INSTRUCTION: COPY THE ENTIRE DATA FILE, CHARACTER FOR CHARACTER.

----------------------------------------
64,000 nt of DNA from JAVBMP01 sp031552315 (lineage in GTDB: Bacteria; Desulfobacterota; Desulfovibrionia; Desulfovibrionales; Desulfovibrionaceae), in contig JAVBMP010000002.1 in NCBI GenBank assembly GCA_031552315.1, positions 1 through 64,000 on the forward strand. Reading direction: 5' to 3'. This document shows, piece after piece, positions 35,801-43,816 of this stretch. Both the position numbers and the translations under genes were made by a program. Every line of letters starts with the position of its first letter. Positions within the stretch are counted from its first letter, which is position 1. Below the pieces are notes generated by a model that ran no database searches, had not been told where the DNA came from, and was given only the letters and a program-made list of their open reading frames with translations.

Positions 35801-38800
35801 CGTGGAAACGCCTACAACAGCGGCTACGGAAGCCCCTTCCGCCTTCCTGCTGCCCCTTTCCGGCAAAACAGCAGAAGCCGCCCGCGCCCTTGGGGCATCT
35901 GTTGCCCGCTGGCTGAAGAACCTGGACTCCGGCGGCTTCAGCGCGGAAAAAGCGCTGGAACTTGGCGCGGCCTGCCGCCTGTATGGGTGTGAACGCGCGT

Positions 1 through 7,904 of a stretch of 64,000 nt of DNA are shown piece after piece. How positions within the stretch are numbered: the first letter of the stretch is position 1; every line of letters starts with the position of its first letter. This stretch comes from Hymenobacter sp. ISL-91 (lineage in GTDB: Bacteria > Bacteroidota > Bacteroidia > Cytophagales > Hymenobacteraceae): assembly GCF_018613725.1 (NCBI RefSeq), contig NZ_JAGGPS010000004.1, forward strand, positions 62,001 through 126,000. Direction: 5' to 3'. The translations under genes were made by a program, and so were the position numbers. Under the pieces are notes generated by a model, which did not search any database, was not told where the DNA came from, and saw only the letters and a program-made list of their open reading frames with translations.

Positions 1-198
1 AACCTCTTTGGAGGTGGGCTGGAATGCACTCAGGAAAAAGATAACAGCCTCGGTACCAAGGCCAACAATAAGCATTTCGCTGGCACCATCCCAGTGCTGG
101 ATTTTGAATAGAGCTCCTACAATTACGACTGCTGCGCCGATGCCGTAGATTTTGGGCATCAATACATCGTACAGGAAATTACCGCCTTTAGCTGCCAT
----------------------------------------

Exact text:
64,000 nt of DNA from JAVBMP01 sp031552315 (lineage in GTDB: Bacteria; Desulfobacterota; Desulfovibrionia; Desulfovibrionales; Desulfovibrionaceae), in contig JAVBMP010000002.1 in NCBI GenBank assembly GCA_031552315.1, positions 1 through 64,000 on the forward strand. Reading direction: 5' to 3'. This document shows, piece after piece, positions 35,801-43,816 of this stretch. Both the position numbers and the translations under genes were made by a program. Every line of letters starts with the position of its first letter. Positions within the stretch are counted from its first letter, which is position 1. Below the pieces are notes generated by a model that ran no database searches, had not been told where the DNA came from, and was given only the letters and a program-made list of their open reading frames with translations.

Positions 35801-38800
35801 CGTGGAAACGCCTACAACAGCGGCTACGGAAGCCCCTTCCGCCTTCCTGCTGCCCCTTTCCGGCAAAACAGCAGAAGCCGCCCGCGCCCTTGGGGCATCT
35901 GTTGCCCGCTGGCTGAAGAACCTGGACTCCGGCGGCTTCAGCGCGGAAAAAGCGCTGGAACTTGGCGCGGCCTGCCGCCTGTATGGGTGTGAACGCGCGT

Positions 1 through 7,904 of a stretch of 64,000 nt of DNA are shown piece after piece. How positions within the stretch are numbered: the first letter of the stretch is position 1; every line of letters starts with the position of its first letter. This stretch comes from Hymenobacter sp. ISL-91 (lineage in GTDB: Bacteria > Bacteroidota > Bacteroidia > Cytophagales > Hymenobacteraceae): assembly GCF_018613725.1 (NCBI RefSeq), contig NZ_JAGGPS010000004.1, forward strand, positions 62,001 through 126,000. Direction: 5' to 3'. The translations under genes were made by a program, and so were the position numbers. Under the pieces are notes generated by a model, which did not search any database, was not told where the DNA came from, and saw only the letters and a program-made list of their open reading frames with translations.

Positions 1-198
1 AACCTCTTTGGAGGTGGGCTGGAATGCACTCAGGAAAAAGATAACAGCCTCGGTACCAAGGCCAACAATAAGCATTTCGCTGGCACCATCCCAGTGCTGG
101 ATTTTGAATAGAGCTCCTACAATTACGACTGCTGCGCCGATGCCGTAGATTTTGGGCATCAATACATCGTACAGGAAATTACCGCCTTTAGCTGCCAT